LightSquared’s filing for bankruptcy protection yesterday has generated much industry speculation about what will happen with the company’s spectrum holdings. Although that spectrum is officially designated only for satellite use, LightSquared attempted to repurpose it to support a nationwide wholesale LTE network that would be supplemented with satellite service. The company got as far as launching a satellite and building a test LTE network, but its terrestrial plans failed as a result of concerns that the service would interfere with global positioning equipment.
One theory is that DISH Network wants to obtain the LightSquared spectrum so that the portion of that spectrum farthest from the GPS band can be used for upstream communications for the company’s planned 4G terrestrial network, thereby freeing up all of DISH’s current spectrum holdings for downstream use. Supporters of this theory note that, according to news reports, DISH recently bought $350 million in LightSquared debt.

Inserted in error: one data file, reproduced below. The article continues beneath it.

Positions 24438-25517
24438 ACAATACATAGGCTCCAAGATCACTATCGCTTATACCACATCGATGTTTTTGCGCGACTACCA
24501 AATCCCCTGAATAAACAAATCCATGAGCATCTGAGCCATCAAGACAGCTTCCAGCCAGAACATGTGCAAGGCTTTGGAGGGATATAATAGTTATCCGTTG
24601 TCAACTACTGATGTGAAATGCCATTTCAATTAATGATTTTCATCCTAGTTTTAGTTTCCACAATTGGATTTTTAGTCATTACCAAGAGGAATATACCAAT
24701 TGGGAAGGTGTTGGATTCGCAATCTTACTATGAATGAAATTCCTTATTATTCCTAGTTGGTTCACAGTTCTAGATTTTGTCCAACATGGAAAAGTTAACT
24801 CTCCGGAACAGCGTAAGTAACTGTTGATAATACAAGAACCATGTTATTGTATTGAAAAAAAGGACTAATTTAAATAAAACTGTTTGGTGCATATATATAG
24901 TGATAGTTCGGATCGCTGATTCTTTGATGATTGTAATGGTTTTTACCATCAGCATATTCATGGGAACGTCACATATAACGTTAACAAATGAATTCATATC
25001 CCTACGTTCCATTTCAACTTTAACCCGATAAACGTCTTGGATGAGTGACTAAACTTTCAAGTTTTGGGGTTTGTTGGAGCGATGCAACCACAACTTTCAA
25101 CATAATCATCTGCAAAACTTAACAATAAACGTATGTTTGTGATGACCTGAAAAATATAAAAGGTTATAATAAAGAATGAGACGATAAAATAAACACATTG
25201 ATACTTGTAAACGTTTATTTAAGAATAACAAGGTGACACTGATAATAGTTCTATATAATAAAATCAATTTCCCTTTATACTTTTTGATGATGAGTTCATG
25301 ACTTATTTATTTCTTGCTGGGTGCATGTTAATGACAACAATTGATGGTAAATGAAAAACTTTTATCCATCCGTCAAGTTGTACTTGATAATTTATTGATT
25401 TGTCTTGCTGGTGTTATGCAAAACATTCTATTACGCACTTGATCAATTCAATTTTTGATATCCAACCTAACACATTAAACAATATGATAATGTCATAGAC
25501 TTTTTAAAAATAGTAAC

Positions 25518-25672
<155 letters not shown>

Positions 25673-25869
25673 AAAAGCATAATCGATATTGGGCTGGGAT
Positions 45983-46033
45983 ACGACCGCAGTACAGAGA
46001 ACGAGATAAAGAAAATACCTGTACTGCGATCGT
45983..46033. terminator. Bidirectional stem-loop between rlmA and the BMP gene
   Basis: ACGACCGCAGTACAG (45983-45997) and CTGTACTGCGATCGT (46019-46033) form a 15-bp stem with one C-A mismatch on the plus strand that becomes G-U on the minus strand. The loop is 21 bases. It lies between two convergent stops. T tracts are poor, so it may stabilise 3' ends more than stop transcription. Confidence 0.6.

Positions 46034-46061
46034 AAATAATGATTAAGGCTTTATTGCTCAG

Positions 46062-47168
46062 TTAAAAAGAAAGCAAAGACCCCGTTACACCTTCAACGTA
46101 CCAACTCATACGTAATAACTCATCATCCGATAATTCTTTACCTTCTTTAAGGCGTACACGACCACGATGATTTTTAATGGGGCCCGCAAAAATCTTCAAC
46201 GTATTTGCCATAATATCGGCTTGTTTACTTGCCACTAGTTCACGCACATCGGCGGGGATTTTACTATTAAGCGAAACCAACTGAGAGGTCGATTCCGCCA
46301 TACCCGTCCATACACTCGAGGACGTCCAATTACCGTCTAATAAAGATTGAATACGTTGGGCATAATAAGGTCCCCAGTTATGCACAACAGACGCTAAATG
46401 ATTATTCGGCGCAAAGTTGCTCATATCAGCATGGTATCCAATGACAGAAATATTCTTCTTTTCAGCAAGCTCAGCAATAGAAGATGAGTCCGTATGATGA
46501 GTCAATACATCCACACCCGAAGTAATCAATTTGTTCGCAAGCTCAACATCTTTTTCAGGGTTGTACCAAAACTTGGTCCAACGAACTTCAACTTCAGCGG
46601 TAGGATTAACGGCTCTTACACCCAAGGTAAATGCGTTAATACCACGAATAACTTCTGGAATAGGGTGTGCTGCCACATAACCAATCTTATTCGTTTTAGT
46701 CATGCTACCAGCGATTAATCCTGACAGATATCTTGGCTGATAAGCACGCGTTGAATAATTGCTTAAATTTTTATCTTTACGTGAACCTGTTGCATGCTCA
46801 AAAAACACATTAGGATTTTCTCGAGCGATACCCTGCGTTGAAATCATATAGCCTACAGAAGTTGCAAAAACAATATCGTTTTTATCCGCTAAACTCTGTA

The idea of how DISH might use the spectrum apparently originated in a blog post penned by Tim Farrar, a satellite broadband analyst with TMF Associates. But in the same post Farrar cautioned that some people have been deliberately spreading misinformation about LightSquared and that the DISH rumors could be another example.
DISH hasn’t confirmed or denied interest in LightSquared – although DISH CEO Charlie Ergen reportedly stated on a recent earnings call that the company had enough spectrum for now. DISH is waiting for the FCC to adopt a proposed rulemaking that would pave the way for the company to offer a terrestrial-only service by eliminating a current requirement that handsets have both terrestrial and satellite communications capability.
If DISH really isn’t interested in the LightSquared spectrum, the next question is who would be interested – and the answer could be more people than one might expect. I’m not an expert on wireless technology, but it would seem that if DISH could use the LightSquared spectrum for upstream-only terrestrial service, others could too.
We should also keep in mind that LightSquared already has launched a satellite, which in combination with the company’s spectrum holdings, might be of interest to a satellite broadband provider such as Hughes or ViaSat.
Meanwhile, LightSquared’s announcement about its bankruptcy filing suggests the company still hasn’t given up on its original idea for a hybrid satellite-terrestrial network. According to the announcement, the bankruptcy filing was made to “give it time to resolve regulatory issues that have prevented it from building its coast-to-coast integrated satellite 4G wireless network.”